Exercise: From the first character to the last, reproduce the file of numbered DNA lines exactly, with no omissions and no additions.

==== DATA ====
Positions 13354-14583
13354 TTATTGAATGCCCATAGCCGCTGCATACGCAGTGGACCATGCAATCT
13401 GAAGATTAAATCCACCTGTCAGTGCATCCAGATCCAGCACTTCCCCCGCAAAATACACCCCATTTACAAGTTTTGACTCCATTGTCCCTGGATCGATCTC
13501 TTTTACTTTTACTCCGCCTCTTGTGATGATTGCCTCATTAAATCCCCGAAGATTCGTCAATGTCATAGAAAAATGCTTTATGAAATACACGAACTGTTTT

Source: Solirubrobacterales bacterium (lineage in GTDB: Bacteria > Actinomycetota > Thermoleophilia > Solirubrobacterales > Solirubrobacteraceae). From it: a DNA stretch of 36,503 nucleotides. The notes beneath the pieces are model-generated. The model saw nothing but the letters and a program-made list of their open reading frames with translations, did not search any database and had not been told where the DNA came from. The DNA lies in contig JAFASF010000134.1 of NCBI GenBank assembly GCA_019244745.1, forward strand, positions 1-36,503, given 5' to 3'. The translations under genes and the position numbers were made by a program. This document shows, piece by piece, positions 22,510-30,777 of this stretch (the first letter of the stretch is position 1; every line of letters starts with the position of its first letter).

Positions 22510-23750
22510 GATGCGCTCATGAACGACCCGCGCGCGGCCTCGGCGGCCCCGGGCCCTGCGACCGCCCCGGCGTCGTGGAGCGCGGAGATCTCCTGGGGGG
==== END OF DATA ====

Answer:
Positions 13354-14583
13354 TTATTGAATGCCCATAGCCGCTGCATACGCAGTGGACCATGCAATCT
13401 GAAGATTAAATCCACCTGTCAGTGCATCCAGATCCAGCACTTCCCCCGCAAAATACACCCCATTTACAAGTTTTGACTCCATTGTCCCTGGATCGATCTC
13501 TTTTACTTTTACTCCGCCTCTTGTGATGATTGCCTCATTAAATCCCCGAAGATTCGTCAATGTCATAGAAAAATGCTTTATGAAATACACGAACTGTTTT

Source: Solirubrobacterales bacterium (lineage in GTDB: Bacteria > Actinomycetota > Thermoleophilia > Solirubrobacterales > Solirubrobacteraceae). From it: a DNA stretch of 36,503 nucleotides. The notes beneath the pieces are model-generated. The model saw nothing but the letters and a program-made list of their open reading frames with translations, did not search any database and had not been told where the DNA came from. The DNA lies in contig JAFASF010000134.1 of NCBI GenBank assembly GCA_019244745.1, forward strand, positions 1-36,503, given 5' to 3'. The translations under genes and the position numbers were made by a program. This document shows, piece by piece, positions 22,510-30,777 of this stretch (the first letter of the stretch is position 1; every line of letters starts with the position of its first letter).

Positions 22510-23750
22510 GATGCGCTCATGAACGACCCGCGCGCGGCCTCGGCGGCCCCGGGCCCTGCGACCGCCCCGGCGTCGTGGAGCGCGGAGATCTCCTGGGGGG